You’ve probably heard of Elisabeth Kübler-Ross’ concept of the Five Stages of Grief, but what about the stages of understanding Twitter? Twitter has been around for a while now – an eternity in digital years – but it remains one of the most misunderstood digital platforms. In this post, Shea Bennett offers a great walk through of the path people often take as they come to understand the relevance – and to many, overall awesomeness – of this platform, from thinking it’s a waste of time to finally “getting” it.
Gowalla made a major move this week when it unveiled Gowalla 3.0 for the iPhone (an Android version is coming soon), which allows users to perform unified check-ins across services. Integration with Twitter is nothing new, but now Gowalla users on the iOS platform can check into Gowalla, Facebook Places and Foursquare from one application.
Takeaway: If you’re a Facebook Places or Foursquare devotee, Gowalla is not worth another look. On the surface it may seem as though Gowalla is tossing its hat into the ring as mobile applications and social networking tools vie for world domination, but really, Gowalla is simply responding to user needs. If you’ve ever tinkered with Gowalla, you know that its UI is pretty lovable, but it’s a hassle to have one more place to check in while your friends are using Facebook and Foursquare. Gowalla is bringing them together to address that complaint. There are other enhancements brought by Gowalla 3.0 that create a richer experience for its users, including better picture integration, a new UI, a new location bookmarking feature and the ability to leave personalized notes for other Gowalla users at any location around the world.
Content creates some of our biggest challenges when it comes to creating websites and interactive campaigns for our clients. While marketing collateral tends to come to mind first when people think of content, Conversation Agent’s Valeria Maltoni argues that you may have more content than you think and that in the digital age, it can come from some nontraditional places.
Takeaways: According to Maltoni, in addition to existing content you may have in-house, there is also a wealth of user generated content out there to be mined and organized. And if you’re lucky enough to have people out there who are passionate about you brand or service, that’s even better, because as part of your content curation efforts, you can acknowledge and recognize their contributions. Maltoni cites major brands Apple, IKEA, and Ducati as examples of brands with a passionate core group of customers who are evangelists or advocates on behalf of the brand, but you don’t have to be a multi-million dollar organization to have fans. As Maltoni states in the article, no matter your size, what truly matters is understanding what to listen for and how to harness your brand advocates’ energy on behalf of the total content your business organizes and shares. Great questions and tips are offered in the full piece.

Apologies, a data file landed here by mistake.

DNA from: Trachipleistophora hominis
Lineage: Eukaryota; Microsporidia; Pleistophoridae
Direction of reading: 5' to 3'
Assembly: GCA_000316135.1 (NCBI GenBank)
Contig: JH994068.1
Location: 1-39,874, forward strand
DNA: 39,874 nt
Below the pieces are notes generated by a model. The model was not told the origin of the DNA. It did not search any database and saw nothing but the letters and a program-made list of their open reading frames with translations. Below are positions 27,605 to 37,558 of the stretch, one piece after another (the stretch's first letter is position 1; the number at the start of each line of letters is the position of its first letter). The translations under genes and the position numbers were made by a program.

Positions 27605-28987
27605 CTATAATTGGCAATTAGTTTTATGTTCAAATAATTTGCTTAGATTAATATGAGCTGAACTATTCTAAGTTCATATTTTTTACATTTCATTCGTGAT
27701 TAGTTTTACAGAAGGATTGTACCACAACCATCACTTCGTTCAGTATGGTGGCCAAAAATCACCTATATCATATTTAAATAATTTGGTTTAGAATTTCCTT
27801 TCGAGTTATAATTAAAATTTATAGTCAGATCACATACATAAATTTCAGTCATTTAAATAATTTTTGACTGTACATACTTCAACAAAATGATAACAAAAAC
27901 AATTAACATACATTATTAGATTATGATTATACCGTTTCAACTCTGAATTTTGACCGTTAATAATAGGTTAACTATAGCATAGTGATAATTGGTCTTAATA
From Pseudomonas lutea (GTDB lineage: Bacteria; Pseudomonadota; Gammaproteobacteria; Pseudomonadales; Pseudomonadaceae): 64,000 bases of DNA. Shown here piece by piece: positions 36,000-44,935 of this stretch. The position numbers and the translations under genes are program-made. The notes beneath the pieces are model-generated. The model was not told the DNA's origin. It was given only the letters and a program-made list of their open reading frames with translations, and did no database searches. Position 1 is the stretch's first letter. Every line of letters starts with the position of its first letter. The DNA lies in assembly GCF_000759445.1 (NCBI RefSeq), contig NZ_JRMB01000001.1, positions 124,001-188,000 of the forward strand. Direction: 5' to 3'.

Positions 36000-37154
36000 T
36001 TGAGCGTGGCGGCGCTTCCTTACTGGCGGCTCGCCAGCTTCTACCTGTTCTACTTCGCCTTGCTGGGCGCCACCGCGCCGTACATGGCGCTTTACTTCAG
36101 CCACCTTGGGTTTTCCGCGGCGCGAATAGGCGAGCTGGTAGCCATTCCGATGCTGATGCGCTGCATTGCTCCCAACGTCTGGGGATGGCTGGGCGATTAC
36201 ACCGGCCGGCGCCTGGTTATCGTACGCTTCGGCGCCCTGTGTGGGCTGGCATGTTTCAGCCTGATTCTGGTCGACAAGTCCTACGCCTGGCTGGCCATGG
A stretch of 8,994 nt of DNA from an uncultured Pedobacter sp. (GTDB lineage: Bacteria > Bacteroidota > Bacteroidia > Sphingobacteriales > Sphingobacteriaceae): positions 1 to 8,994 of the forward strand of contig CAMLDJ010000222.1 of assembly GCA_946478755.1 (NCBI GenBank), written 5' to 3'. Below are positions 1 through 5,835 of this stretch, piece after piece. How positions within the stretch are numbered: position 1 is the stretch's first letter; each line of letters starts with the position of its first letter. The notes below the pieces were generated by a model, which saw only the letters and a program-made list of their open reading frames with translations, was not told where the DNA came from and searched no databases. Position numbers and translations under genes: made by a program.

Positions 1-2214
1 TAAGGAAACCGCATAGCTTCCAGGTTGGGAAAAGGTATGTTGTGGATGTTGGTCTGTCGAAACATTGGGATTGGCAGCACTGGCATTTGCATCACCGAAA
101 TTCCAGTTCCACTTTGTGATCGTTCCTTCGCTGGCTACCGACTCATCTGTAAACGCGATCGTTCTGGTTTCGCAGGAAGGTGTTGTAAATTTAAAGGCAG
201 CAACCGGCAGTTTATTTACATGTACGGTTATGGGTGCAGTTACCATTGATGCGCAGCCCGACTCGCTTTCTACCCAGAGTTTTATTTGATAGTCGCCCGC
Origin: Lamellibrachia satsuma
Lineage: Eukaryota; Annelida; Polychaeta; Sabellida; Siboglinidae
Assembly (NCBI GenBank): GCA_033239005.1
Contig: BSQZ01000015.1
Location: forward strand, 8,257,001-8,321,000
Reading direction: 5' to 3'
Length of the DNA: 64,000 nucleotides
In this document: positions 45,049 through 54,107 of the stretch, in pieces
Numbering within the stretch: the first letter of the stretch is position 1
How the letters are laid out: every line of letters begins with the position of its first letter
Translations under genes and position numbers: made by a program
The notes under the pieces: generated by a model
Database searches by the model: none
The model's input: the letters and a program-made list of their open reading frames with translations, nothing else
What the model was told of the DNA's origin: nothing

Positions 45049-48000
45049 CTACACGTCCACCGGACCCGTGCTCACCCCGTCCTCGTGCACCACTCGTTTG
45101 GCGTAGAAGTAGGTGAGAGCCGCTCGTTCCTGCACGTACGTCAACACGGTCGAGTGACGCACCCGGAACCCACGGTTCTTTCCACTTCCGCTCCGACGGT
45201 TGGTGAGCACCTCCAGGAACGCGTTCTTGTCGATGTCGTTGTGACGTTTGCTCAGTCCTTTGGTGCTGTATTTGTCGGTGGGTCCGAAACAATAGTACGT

Ben Parr addresses LinkedIn’s newest features for businesses – product and service recommendations, product listings, product multimedia and a recommender module.
Takeaway: LinkedIn has made many continuous updates in an effort to compete with other social networking sites, but this one may really hit the mark, particularly for B2C marketers. The site has made incremental updates to company profiles, but this is the first real opportunity for businesses to showcase their products and services in a meaningful, interactive way. It would be great to have more content management functionality to add versatility to the features for B2B (i.e., change “products” to “case studies”) but these added features show a lot of promise. As the author notes, LinkedIn will have to push the innovation envelope a little bit further in order to really engage brands and users like Facebook and Twitter, but this is a good start.
Whether you’re a business or an individual, Twitter is a great tool for sharing content and demonstrating your expertise in a specific industry or service. But what makes people share some pieces of content while they ignore others? This post offers some insights.
Takeaways: While conventional wisdom dictates that “good” content is what drives social sharing, “Social Media Scientist” Dan Zarella – whose AMP Summit talk was the inspiration for this post – disagrees. Zarella did some research on “re-tweet” data and of the many characteristics that make an idea more likely to spread on Twitter, quality isn’t one of them. According to Zarella, Twitter users should focus on quality over quantity (breaking news and timely, informative posts), chose their words wisely and mix up their content every once in a while to keep their followers engaged.